Migration

Mathias Thoenig, 08 January 2021

A new study uses detailed data on the persecution of Jews in Nazi Germany to investigate why individuals become refugees. Mathias Thoenig tells Tim Phillips about a simple policy that would have saved hundreds of thousands of lives in the 1930s, but is still ignored today.

Cevat Giray Aksoy, Panu Poutvaara, Felicitas Schikora, 11 December 2020

Around 2.4 million refugees and irregular migrants arrived in Europe from 2015 to 2016. This column presents systematic evidence on how local unemployment and attitudes towards immigrants at refugees’ initial place of residence shape their multi-dimensional integration in the context of the European refugee crisis. Leveraging Germany’s centralised allocation policy, which exogenously assigns refugees to live in specific counties, it finds that high initial local unemployment negatively affects refugees’ economic and social integration. Further, favorable attitudes towards immigrants promote the economic and social integration of refugees.

Lukas Kleine-Rueschkamp, Cem Özgüzel, 09 December 2020

Workers in essential services have been crucial during COVID-induced lockdowns. This column assesses the contribution of migrants to ‘key worker’ occupations across regions in 31 European countries. Based on individual-level data on occupations from the EU labour force survey and the European Commission’s definition of key workers, it shows that migrants are as likely to support regional economies in key worker occupations as native-born workers are. However, within countries, large differences exist across regions and between cities and rural areas. Overall, migrants play an especially important role in low-skilled key occupations and in cities. At the same time, they also provide a vital source of labour supply in skilled jobs critical for European healthcare systems, such as doctors and nurses.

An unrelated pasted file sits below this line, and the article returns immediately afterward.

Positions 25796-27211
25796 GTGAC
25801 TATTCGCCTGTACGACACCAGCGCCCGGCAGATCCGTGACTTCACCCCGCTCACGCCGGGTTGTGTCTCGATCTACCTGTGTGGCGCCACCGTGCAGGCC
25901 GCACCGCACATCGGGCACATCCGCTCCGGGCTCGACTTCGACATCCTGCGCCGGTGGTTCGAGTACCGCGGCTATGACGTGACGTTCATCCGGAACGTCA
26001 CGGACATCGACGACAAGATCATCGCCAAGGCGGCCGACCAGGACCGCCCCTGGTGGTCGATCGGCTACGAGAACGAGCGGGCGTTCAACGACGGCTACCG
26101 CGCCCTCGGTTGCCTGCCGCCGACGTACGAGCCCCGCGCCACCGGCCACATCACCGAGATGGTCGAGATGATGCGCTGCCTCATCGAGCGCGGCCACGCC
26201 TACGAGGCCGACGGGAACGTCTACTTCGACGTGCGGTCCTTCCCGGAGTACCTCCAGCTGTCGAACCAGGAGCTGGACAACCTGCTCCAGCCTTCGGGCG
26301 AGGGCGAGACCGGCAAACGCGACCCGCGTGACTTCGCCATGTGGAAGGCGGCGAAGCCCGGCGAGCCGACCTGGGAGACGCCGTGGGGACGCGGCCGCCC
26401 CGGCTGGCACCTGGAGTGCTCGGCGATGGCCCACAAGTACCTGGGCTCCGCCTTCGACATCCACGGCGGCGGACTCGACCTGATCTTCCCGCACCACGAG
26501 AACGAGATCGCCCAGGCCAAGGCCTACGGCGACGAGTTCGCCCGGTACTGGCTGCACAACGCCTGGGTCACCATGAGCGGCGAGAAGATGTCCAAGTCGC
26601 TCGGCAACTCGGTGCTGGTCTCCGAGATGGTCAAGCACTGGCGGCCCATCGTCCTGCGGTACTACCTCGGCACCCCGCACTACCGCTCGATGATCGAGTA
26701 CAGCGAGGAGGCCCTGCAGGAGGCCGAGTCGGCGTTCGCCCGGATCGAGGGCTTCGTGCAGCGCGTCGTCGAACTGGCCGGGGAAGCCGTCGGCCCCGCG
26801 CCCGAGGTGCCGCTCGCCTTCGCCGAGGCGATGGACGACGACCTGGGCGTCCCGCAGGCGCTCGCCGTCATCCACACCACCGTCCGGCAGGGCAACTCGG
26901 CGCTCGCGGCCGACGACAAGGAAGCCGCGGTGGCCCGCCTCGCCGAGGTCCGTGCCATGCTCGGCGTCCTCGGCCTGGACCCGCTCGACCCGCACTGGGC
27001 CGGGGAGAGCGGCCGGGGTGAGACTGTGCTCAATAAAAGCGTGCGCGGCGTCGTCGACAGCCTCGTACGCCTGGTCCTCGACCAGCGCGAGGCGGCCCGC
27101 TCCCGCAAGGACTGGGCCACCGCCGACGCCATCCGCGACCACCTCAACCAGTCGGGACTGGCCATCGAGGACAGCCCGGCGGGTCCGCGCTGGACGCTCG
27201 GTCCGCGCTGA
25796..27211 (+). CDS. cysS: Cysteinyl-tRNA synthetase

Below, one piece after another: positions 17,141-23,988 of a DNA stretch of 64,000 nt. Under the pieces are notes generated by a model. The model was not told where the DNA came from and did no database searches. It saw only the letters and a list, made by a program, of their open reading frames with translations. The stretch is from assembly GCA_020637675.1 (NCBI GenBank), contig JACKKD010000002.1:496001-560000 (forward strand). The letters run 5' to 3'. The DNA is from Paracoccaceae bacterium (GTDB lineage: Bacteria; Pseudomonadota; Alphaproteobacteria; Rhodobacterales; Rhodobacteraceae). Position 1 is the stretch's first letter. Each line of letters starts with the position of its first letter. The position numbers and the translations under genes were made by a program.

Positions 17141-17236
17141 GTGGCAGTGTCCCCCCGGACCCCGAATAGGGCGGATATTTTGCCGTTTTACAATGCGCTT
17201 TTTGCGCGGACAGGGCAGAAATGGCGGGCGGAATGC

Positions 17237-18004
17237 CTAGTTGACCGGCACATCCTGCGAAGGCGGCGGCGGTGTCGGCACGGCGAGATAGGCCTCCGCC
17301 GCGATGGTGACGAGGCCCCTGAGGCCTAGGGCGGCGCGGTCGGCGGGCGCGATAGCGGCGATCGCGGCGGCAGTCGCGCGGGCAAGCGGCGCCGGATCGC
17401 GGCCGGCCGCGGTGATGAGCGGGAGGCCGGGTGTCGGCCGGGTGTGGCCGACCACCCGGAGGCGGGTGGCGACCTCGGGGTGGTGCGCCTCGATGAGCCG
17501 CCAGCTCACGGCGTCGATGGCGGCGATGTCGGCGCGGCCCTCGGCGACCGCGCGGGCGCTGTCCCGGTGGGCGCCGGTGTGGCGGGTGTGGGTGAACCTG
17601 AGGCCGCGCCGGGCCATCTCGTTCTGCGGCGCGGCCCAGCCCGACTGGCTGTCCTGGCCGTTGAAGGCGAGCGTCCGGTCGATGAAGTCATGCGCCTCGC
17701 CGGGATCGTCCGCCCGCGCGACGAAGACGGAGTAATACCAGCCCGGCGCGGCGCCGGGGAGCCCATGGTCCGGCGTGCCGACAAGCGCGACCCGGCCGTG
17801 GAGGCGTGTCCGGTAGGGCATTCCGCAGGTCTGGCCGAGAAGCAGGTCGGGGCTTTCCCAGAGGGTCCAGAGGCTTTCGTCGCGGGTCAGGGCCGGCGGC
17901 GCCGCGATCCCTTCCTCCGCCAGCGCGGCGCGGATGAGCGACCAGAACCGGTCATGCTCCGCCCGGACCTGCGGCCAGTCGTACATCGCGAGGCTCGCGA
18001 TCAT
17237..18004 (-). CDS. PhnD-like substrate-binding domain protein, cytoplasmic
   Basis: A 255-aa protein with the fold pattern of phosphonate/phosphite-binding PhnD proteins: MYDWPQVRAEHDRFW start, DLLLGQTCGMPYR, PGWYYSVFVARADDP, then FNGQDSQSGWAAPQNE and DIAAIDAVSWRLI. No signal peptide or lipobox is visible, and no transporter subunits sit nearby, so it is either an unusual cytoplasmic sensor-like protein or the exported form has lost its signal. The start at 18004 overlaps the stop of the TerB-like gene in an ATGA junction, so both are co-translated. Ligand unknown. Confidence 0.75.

Mark Colas, Dominik Sachs, 07 October 2020

There is a widespread perception that low-skilled immigration is a fiscal burden for society. This column incorporates indirect fiscal effects of immigration that arise in general equilibrium into various models that have been emphasised in the empirical immigration literature. It finds that the indirect fiscal effect is in fact positive, with one low-skilled immigrant in the US adding between $700 to $2,100 to the public finances through this channel each year.

Arun Advani, Felix Koenig, Lorenzo Pessina, Andy Summers, 17 September 2020

Top incomes have grown rapidly in recent decades and this growth has sparked a debate about rising inequality in Western societies. This column combines data from UK tax records with new information on migrant status to show that that migrants are highly represented at the top of the UK’s income distribution. Indeed, migration can account for the majority of top-income growth in the past two decades and can help explain why the UK has experienced an outsized increase in top incomes.

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